Trucking is getting more challenging in California

CEO of LABELa San Diego-based logistics fulfillment company and member of the Business Council.

The management of my logistics fulfillment company recently met with an owner of a medium-sized transportation company. As we prepare for the challenges of the coming year, forecast our forecasts and find ways to satisfy our customers, we prioritize by conducting a SWOT (Strengths, Weaknesses, Opportunities and Threats) analysis. And we’re starting to consult with partners in the supply chain to better understand current trends and what’s happening in our industry.

When we started talking, the two topics dominated our evening discussion California Air Resources Board regulations and California Assembly Bill 5 (AB5) and their impact on our day-to-day business.

Rules of the California Air Resources Board

Not so long ago, most people were not aware of the importance of the supply chain in our economy and its effects on our daily lives. However, the onset of the global pandemic made us all acutely aware of the complex supply chain challenges as we regularly faced limited product selections and, worse, empty shelves.

To understand California’s huge role in international trade, we must realize that two Southern California ports (the Port of Los Angeles and the Port of Long Beach) 31% of all US container-based imports and exports by water. With these volumes, additional problems become part of the intricacies of the equation of the flow of goods in and out of the Golden State.

To reduce the impact on our environment, the California Air Resources Board has issued regulations to reduce various types of emissions from trucks, buses, and trailers. These regulations aim to both reduce greenhouse gas emissions by making them compulsory aerodynamic designs and low-resistance tires and also to reduce toxic emissions from diesel exhaust by requiring newer engines. As of January 1, 2023, all tow trucks over 26,000 lbs. gross weight of the vehicle must have engines from 2010 or later. And if you use the facilities of the Port of Long Beach, your truck must be from 2014 or newer. These regulations have required all operators in California to upgrade their fleets to comply.

A significant percentage of transportation companies are small businesses or owner-operators. Unfortunately, these regulations create a significant burden, forcing owners to make a substantial investment or close their operations. As the owner of a small logistics company, I always support other small businesses. I’ve seen many owner-operators start with a single truck and grow into a fleet.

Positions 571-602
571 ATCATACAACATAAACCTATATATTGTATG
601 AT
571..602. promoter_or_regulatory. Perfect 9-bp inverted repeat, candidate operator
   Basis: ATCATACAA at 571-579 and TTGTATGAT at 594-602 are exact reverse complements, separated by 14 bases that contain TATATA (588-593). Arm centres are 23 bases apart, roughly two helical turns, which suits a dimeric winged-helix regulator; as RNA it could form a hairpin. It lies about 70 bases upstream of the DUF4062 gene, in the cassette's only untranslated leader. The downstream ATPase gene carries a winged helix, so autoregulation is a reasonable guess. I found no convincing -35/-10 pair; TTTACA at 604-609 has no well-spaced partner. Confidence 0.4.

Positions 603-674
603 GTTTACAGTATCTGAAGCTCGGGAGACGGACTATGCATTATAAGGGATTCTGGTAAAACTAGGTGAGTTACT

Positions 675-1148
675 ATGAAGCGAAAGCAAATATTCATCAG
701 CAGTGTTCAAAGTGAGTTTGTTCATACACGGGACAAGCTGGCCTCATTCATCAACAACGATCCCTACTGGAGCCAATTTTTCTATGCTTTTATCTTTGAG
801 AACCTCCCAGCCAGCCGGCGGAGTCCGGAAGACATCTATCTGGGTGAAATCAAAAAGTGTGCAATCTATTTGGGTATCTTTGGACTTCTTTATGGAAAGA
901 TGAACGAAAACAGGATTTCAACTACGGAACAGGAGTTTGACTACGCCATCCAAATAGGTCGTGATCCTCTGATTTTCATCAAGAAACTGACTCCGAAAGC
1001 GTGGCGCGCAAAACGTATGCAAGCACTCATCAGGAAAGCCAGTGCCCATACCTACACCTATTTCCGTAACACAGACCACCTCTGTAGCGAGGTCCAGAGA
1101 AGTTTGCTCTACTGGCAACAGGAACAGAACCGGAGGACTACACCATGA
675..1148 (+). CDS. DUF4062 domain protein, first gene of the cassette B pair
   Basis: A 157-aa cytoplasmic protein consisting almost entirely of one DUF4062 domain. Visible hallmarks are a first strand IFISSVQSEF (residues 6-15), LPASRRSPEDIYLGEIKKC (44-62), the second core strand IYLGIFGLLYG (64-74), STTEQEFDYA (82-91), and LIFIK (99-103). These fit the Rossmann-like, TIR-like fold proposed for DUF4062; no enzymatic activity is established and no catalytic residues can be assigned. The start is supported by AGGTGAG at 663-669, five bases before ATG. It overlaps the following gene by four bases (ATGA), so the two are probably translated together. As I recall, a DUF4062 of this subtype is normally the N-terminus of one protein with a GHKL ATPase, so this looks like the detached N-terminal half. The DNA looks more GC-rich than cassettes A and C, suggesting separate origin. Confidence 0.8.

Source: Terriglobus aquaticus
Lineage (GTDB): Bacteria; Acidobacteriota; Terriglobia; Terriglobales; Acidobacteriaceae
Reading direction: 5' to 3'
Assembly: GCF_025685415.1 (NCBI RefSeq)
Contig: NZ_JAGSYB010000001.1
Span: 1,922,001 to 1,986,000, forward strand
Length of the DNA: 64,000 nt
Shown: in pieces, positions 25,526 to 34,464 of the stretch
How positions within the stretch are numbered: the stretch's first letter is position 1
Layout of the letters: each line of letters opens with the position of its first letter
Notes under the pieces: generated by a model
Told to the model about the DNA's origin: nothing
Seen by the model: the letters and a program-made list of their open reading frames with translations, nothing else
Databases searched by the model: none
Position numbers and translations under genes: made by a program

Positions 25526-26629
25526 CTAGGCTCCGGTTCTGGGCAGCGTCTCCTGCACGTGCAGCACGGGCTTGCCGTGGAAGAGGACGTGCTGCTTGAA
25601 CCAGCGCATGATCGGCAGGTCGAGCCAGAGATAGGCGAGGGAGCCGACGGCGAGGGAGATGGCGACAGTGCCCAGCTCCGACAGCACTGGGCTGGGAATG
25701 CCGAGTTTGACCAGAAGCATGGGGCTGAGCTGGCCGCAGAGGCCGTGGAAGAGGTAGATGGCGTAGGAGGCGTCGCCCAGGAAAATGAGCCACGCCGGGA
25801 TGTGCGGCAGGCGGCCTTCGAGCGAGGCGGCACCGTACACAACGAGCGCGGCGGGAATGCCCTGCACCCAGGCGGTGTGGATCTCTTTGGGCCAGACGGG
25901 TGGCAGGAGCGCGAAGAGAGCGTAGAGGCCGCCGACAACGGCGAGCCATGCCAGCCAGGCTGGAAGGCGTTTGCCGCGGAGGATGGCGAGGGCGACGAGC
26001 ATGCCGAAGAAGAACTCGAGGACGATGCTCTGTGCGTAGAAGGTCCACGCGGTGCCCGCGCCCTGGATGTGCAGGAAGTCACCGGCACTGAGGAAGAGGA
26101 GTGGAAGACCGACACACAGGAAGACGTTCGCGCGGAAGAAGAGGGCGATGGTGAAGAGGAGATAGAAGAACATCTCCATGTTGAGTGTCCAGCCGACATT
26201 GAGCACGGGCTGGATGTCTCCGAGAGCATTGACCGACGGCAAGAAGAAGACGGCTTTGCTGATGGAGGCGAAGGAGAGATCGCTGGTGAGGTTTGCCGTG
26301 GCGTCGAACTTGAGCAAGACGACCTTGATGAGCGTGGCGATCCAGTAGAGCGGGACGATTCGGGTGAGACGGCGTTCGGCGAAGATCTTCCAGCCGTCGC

My advice to small operators is to attend seminars, do your own research and, most importantly, visit the CARB web pages which provide abundant resources and help. Recognizing the difficulties small transport companies face, the organization has started programs to provide funding to help these small businesses upgrade their fleets. Companies can too apply for grants to demolish and replace old trucks.

If you can’t meet the truck replacement timelines, another suggestion is to apply low mileage exemptions. Please note that towing from ports and railways has the strictest rules.

California Assembly Bill 5

Many larger transportation companies employ small business owners or owner-operators to meet the demands of our supply chain. Unfortunately, some of them have stretched the law to misclassify workers as independent contractors to avoid paying taxes and workers’ compensation.

As an effort to level the playing field to protect workers’ benefits and rights and cope with emerging industries such as the gig economy, California lawmakers passed AB5. Basically, the primary purpose of the legislation is to enforce the classification of workers. AB5 sets an independent contractor test in law known as the “ABC” test. For more detailed information about AB5, Click here.

To help small business owners navigate the compliance criteria, the Employment Development Department offers seminars understand the distinction between employee versus independent contractor.

And to ensure you’re working with compliant companies, the State of California Department of Industrial Relations offers a database to search for port transportation companies or individuals with dissatisfied final court decisions, tax assessments or tax liens.

Final thoughts

For non-Californian truckers, start preparing because what starts on the west coast moves quickly to the east coast.

If your business relies on California trucking companies, be aware of potential equipment shortages and price increases. Act now. Talk to your current service provider(s) and ask them how they plan to meet these requirements. In addition, if necessary, look for alternative transport companies to meet your service needs.

Transitions are always painful. For some they are a burden, and for others they represent new opportunities to thrive. Climate change and global warming affect our daily lives. To reduce airborne pollutants, it makes sense to start upgrading to newer, more efficient trucks. Business Council is the leading growth and networking organization for entrepreneurs and leaders. Am I eligible?